A treasure trove of stolen artifacts, new footage of the Hindenburg disaster, and ancient Taino graves found in Guadeloupe.
British Metal Detectorist Finds Stolen Viking And Roman Artifacts On His First Treasure Hunt
A first-time treasure hunter just discovered nearly 300 historic artifacts in England — and then found out that they were all stolen.
Forty-three-year-old Charles Cartwright was testing out his new metal detector when the machine suddenly “went crazy.” To his excitement, he found Viking and Roman jewelry, ancient Egyptian relics, and even some Bronze Age objects. But he soon realized that something wasn’t “quite right” with this discovery: Most of the items were hidden inside an Aldi bag.
As it turned out, the objects had been buried four years earlier — after the items were stolen in a mysterious home burglary. Up until now, the owners were convinced that they would never see the artifacts again. Luckily, the collection has now been returned to them.
Read more about this spectacular find here.
Previously Unseen Footage Of The Hindenburg Disaster Sheds New Light On Why It Exploded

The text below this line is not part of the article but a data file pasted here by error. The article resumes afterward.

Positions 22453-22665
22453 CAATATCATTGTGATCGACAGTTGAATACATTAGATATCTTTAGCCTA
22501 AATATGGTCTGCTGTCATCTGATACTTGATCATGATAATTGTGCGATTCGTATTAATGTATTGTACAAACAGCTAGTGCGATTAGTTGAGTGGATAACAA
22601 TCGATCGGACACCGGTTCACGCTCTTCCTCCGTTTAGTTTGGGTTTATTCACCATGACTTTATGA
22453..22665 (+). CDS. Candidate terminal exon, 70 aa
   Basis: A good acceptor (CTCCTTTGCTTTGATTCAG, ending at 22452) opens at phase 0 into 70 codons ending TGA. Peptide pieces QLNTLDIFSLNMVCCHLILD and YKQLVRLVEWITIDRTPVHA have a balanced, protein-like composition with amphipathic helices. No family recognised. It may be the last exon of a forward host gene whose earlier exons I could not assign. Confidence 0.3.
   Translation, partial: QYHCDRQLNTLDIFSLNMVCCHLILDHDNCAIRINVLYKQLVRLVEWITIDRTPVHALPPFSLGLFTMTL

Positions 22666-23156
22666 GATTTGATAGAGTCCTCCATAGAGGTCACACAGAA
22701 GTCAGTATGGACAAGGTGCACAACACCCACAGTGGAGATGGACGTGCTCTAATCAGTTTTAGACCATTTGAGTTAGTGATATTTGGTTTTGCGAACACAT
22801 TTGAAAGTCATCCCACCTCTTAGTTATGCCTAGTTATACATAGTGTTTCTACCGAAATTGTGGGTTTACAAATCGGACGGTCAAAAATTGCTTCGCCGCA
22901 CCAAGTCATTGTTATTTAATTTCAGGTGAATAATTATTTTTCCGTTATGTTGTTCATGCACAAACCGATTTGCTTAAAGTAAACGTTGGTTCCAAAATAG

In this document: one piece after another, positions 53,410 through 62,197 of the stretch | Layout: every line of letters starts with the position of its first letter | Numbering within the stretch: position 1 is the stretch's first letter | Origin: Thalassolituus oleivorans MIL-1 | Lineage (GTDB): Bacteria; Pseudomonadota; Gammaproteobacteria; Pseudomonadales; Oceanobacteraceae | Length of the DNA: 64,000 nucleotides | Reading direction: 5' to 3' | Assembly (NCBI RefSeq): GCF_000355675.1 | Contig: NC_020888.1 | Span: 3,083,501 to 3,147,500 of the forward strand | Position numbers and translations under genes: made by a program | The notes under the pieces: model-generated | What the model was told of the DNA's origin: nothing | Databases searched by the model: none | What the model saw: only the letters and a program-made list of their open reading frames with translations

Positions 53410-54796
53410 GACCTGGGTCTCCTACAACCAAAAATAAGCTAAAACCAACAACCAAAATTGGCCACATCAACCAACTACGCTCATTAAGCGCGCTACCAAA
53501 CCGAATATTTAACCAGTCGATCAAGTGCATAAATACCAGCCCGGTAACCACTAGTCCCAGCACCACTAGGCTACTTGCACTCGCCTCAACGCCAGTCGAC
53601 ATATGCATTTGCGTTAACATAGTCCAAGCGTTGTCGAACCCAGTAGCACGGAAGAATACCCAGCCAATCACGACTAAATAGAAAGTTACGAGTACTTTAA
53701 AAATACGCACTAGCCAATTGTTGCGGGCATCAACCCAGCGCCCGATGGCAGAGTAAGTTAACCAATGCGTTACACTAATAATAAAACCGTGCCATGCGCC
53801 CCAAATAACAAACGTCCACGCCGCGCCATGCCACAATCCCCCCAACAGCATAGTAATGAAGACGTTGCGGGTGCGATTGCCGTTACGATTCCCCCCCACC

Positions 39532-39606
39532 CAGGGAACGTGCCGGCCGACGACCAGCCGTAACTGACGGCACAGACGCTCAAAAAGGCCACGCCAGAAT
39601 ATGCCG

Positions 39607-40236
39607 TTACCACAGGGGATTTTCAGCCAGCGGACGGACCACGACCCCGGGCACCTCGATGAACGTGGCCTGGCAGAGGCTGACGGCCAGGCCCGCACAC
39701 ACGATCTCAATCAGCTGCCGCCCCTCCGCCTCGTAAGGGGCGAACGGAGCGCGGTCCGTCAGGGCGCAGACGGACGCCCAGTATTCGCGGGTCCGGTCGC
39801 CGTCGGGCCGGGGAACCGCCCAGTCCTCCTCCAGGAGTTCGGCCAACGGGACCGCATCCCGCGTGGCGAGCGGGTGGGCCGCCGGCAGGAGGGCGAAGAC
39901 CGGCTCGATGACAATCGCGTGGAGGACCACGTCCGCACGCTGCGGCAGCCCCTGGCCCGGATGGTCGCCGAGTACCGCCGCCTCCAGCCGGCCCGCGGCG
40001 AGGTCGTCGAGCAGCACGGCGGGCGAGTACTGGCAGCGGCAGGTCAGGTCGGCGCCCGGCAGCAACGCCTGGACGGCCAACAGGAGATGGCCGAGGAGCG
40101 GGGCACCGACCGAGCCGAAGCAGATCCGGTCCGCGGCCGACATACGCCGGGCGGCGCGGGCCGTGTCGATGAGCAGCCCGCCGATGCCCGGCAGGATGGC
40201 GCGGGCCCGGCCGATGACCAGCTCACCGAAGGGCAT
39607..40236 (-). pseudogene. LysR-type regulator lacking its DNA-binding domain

At a recent memorial service for the Hindenburg disaster, aviation historian Dan Grossman was approached by a man in the crowd. Offhandedly, the stranger mentioned that he had some footage of the German airship that exploded in Lakehurst, New Jersey on May 6, 1937.
“I’ve got some film of the Hindenburg disaster,” the man, Bob Schenck, said. “You probably don’t really care. It was taken by my uncle, but if you want to see it I will show it to you.”
That film has now provided an unseen angle of the disaster — and may have solved a mystery about what actually caused the explosion.
Read more about this newly released footage here.
Discovery Of 113 Ancient Taino Graves In Guadeloupe Sheds Light On A Lost People
A trove of 113 remarkably well-preserved skeletons was recently uncovered from ancient Taino graves in Guadeloupe. Now, scientists are hoping to use DNA analysis to further understand the Taino people — who were nearly made extinct by Columbus and the Spanish after 1492.
Experts believe that the shockingly intact skeletons can give them new insights into how the Taino lived and the familial connections between those who were killed and those who migrated elsewhere.
Read more about this fascinating discovery here.